Amy and Klara, 2005-2008

nasty robot futures

Amy and Klara have similar interests. They both read Salon dot com - premium content. But they do not get along. Not at all. Maybe Klara's thick German accent bothers Amy. And neither of them particularly likes the color pink. Unfortunately for Amy and Klara, they live on the same block and have pink houses! And when they get agitated they tend to fall into mutual accusations and rants. Yes, it can get rather ugly at times.

The future might be nasty.

Amy and Klara are robots capable of synthetic text to speech generation and automated speech recognition. Anyone who has ever listened to computer generated speech knows the strange feeling of hearing a voice that sounds human but feels alien. Synthetic speech has achieved such levels of 'naturalness' that it can be confused with the voice of a living human being. However, this naturalness is shallow; not even skin deep. In synthetic speech we are confronted with a new fallout of automation technologies.

It is not only the disconnect between a human voice and a box that produces it that can make one feel uncomfortable. It is also what these voices have to say to us. The language of synthetic speech recognition and synthesis systems is a highly selective subset of the full, rich and messy body of linguistic corpora that comprise our oral and written languages. Exclamations are absent, questions are rare and the vocabulary is generally optimized for commerce.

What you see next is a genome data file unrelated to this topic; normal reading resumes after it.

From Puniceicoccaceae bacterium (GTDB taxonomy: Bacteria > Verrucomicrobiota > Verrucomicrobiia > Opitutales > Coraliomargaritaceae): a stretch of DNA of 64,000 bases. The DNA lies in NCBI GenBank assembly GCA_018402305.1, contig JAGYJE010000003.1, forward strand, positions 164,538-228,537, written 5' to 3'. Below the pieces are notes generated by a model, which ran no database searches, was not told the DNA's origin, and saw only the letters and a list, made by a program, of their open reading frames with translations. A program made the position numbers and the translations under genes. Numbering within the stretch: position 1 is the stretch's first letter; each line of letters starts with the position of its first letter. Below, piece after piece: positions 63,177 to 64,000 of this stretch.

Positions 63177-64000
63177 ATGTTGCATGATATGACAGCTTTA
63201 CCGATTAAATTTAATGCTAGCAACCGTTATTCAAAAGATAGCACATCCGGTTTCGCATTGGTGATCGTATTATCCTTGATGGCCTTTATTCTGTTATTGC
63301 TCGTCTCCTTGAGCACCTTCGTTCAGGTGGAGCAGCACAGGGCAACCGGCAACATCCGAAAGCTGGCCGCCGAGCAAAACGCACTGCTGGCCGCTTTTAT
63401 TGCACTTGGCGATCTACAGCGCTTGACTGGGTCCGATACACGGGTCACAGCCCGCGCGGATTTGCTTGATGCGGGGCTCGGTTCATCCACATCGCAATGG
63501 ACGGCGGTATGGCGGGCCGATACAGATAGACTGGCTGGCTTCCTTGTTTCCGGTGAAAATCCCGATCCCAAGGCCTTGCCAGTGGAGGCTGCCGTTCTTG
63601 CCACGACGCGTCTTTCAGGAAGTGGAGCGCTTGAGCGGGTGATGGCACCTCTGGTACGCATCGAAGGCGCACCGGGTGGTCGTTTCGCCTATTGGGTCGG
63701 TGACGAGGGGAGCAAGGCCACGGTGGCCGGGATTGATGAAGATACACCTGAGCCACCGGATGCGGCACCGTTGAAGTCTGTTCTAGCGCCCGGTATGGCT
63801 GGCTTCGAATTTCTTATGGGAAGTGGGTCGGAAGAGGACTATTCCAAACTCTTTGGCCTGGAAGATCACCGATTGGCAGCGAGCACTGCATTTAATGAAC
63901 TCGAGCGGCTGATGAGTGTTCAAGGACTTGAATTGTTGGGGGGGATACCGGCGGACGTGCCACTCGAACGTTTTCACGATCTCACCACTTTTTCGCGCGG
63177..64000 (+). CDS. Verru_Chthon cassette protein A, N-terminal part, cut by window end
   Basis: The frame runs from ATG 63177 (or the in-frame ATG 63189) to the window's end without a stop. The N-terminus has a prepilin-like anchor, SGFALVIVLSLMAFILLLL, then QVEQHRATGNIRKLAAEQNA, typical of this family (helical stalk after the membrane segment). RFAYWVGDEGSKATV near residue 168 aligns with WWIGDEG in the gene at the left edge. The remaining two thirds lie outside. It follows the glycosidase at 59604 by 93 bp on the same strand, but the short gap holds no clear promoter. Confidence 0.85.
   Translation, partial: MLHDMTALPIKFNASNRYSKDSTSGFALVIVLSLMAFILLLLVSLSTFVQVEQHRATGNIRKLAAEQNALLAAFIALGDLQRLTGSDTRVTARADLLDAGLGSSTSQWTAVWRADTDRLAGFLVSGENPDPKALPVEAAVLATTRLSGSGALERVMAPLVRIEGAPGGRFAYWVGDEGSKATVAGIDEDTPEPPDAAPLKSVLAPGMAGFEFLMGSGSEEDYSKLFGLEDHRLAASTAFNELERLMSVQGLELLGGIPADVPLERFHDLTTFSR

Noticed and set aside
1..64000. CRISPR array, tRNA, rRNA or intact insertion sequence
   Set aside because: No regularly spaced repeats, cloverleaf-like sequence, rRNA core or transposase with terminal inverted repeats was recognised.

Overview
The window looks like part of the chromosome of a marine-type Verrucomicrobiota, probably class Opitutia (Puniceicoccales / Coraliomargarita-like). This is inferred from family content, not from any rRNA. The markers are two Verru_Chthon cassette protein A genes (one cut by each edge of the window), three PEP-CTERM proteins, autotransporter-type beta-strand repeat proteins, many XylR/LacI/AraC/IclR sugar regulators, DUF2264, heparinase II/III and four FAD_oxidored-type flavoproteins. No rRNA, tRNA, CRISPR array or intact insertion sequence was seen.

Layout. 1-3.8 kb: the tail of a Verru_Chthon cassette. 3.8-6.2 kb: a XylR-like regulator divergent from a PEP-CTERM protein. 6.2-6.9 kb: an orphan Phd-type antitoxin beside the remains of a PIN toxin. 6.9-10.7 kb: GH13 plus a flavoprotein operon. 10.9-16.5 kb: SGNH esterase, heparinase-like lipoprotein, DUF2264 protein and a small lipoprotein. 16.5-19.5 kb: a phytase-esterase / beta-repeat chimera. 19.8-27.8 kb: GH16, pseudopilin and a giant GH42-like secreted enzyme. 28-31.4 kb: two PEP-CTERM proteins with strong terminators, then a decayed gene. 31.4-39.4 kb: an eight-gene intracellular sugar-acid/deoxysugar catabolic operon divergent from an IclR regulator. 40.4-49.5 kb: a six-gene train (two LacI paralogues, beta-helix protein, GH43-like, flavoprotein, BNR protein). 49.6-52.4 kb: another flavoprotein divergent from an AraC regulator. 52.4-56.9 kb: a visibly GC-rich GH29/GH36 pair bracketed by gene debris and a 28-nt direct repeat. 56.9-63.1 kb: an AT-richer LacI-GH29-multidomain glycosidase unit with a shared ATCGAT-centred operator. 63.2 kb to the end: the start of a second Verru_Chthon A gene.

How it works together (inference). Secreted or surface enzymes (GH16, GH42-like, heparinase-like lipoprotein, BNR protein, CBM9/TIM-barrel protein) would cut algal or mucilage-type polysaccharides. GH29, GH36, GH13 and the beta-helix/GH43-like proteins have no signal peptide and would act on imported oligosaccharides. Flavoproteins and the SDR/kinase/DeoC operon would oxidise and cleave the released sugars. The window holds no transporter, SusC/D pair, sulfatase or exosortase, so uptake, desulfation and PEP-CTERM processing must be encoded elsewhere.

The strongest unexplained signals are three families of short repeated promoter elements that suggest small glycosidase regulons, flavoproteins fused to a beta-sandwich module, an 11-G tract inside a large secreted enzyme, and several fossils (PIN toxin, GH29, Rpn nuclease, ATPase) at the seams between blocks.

Here the charged world of foul language is under investigation. Swearing offers several interesting conduits into a critique of the under-exposed normative tendencies in automated language representation and social robotics. Why are most smart gadgets and toys friendly and playful, why are they usually modelled as pets or servants? Machines that curse and pick a fight might offer a more realistic preparation for a shared future between machines and humans.

Linguistic taboos derive from social taboos. Because defecation in public is taboo, the word shit is considered foul language. But where bodily needs differ, taboos change. Will we map our own taboos onto machines? While body centric, swearing is rarely literal. Swearing is literal language transformed into non-literal language. And swearing is so deliciously unnecessary. The fact that speech can still be understood when blasphemy is removed proves its informational redundancy. And this complements the often spotty responsiveness of even the best speech recognition systems. Misunderstandings are preprogrammed.

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